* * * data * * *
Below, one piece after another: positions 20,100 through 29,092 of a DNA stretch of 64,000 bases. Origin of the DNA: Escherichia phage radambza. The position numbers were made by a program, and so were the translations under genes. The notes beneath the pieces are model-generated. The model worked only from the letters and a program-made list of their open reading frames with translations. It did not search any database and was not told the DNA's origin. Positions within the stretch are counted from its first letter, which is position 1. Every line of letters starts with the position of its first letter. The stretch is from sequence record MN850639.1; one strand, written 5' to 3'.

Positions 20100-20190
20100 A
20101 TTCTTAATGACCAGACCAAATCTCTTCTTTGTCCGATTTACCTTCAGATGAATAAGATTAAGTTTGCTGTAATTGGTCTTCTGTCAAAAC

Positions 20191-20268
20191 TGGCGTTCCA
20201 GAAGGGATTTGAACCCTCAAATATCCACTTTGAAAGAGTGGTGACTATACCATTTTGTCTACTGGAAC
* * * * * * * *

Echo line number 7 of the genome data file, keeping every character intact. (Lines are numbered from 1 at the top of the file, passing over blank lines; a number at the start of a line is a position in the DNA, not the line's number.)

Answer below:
20201 GAAGGGATTTGAACCCTCAAATATCCACTTTGAAAGAGTGGTGACTATACCATTTTGTCTACTGGAAC